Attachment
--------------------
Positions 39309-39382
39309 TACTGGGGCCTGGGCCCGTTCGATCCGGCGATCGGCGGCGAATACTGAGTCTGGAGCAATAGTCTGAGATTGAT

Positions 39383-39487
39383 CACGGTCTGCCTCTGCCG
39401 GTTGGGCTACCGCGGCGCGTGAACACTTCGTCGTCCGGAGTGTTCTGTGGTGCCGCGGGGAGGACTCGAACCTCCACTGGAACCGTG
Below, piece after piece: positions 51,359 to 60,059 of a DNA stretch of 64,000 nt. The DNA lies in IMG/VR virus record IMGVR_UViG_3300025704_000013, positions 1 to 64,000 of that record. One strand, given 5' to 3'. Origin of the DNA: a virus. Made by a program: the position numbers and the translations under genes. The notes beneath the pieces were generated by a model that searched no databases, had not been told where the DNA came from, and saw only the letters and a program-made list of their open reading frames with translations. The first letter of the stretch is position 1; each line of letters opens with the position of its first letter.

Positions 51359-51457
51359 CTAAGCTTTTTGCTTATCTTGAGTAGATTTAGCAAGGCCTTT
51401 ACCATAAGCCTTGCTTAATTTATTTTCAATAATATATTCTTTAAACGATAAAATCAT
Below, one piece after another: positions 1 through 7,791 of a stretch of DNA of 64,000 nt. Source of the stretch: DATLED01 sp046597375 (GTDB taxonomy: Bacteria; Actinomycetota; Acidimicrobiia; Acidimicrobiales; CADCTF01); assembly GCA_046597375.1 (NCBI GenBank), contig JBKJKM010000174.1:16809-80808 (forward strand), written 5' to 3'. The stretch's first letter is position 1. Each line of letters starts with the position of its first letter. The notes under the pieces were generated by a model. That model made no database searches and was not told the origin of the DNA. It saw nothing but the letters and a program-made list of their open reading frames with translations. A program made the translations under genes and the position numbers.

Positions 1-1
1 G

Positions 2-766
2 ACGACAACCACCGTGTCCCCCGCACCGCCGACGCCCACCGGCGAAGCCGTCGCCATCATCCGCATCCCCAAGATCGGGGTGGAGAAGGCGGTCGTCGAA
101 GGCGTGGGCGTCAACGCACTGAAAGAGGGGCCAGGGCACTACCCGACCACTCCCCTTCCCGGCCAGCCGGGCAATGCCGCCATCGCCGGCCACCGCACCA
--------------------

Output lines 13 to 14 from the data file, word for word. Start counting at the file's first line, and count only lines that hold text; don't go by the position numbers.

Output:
Positions 2-766
2 ACGACAACCACCGTGTCCCCCGCACCGCCGACGCCCACCGGCGAAGCCGTCGCCATCATCCGCATCCCCAAGATCGGGGTGGAGAAGGCGGTCGTCGAA